- Associated Press - Saturday, June 13, 2015

MADELIA, Minn. (AP) - Jenny Yates was searching for a Christmas tree in a nursery outside Madelia in about 2009 when she noticed the top of a headstone peeking out from the heavy snow.

There was no sign the marker was anything other than a lonely outlier. Even in the summer, the cemetery was overgrown with shrubs. A casual observer might mistake it for an ancient family plot.

In other words, it didn’t look like a pioneer cemetery with perhaps dozens of burials, some nearly 150 years old.

Yates was part of the cemetery association for a nearby church, so she asked a friend there in 2011 to help her clean up the pioneer cemetery.

“We had no idea what kind of a project we were getting into,” she said.

Since then, Yates has pored over records and tracked down descendants of people buried there. She believes there are up to 42 people still interred in the old church cemetery, which was created and maintained for a time by a Lutheran church started by pioneers, The Free Press (https://bit.ly/1Iv9ThA ) reported.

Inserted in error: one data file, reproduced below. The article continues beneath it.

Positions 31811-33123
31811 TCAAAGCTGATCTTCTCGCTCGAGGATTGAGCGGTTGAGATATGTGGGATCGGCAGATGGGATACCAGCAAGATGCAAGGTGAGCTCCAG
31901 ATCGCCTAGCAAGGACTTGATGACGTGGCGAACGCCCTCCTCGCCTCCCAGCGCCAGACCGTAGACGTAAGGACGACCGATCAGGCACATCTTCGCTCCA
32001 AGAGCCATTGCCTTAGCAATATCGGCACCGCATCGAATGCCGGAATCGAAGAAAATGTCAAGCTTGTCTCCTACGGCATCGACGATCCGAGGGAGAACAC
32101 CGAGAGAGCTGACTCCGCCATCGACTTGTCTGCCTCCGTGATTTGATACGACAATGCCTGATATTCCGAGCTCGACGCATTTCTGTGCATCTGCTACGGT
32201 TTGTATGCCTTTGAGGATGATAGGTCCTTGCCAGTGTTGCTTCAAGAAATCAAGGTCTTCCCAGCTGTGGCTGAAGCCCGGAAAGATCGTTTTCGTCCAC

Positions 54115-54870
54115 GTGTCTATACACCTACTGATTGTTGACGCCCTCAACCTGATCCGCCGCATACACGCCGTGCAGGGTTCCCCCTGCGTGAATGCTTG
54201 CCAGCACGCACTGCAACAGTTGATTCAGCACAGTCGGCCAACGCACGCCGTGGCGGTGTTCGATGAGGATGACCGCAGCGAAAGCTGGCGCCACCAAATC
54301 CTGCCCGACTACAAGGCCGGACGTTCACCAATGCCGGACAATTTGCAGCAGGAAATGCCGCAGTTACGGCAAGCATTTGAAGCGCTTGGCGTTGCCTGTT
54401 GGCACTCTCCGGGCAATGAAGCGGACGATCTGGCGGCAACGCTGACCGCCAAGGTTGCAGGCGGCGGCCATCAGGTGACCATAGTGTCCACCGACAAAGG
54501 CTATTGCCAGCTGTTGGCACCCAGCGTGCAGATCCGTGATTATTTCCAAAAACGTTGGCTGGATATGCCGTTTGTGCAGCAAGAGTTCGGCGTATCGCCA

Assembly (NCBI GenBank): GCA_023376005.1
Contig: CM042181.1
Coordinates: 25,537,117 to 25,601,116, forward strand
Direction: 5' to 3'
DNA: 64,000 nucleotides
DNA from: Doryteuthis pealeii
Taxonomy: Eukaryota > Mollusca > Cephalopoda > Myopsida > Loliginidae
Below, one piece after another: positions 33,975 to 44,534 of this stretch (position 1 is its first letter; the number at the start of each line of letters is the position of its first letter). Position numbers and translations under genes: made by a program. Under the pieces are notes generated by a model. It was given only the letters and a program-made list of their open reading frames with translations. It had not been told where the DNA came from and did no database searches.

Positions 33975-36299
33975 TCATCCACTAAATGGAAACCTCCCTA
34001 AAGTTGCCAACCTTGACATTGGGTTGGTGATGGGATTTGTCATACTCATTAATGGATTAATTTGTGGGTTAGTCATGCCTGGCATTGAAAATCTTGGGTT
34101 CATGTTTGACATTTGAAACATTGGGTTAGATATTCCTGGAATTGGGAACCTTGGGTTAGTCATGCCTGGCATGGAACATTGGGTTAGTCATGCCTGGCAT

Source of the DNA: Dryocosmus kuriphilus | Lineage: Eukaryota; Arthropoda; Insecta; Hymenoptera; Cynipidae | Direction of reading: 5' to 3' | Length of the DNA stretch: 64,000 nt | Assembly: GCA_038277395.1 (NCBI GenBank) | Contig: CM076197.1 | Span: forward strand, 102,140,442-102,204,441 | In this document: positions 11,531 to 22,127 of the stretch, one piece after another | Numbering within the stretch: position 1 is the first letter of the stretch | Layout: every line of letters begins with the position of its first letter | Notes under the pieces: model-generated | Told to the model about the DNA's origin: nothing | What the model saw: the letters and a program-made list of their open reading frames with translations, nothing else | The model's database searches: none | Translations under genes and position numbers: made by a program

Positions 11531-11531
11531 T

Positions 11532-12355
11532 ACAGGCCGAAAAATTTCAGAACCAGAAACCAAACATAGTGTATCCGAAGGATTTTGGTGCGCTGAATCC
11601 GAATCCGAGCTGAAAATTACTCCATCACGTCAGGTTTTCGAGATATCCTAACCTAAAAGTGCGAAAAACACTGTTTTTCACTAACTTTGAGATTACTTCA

She has no connection with the church, though she “cares very deeply about our forefathers.”

“I do not think it’s right for them to be forgotten about in that cemetery,” Yates said.

Despite three years of work, the 1.5-acre cemetery is no closer to being restored or cleaned. Private land surrounds the cemetery, and landowner Dick Koberoski has refused to allow heavy equipment to cross his land, Yates said. He declined comment for this story through a relative.

Faith Lutheran Church tried to clean the site last fall, but canceled after the landowner objected, pastor Salim Kaderbhai said. The church still owns the property and has the legal right to reach the cemetery. An ethical responsibility remains, too, he said.

“We feel we have a huge obligation to that cemetery,” the pastor said.

Translating that responsibility into action has been complicated by parishioners’ long-standing relationships with the landowner’s family. Kaderbhai said families pass land through generations, so neighbors can expect to know each other for decades.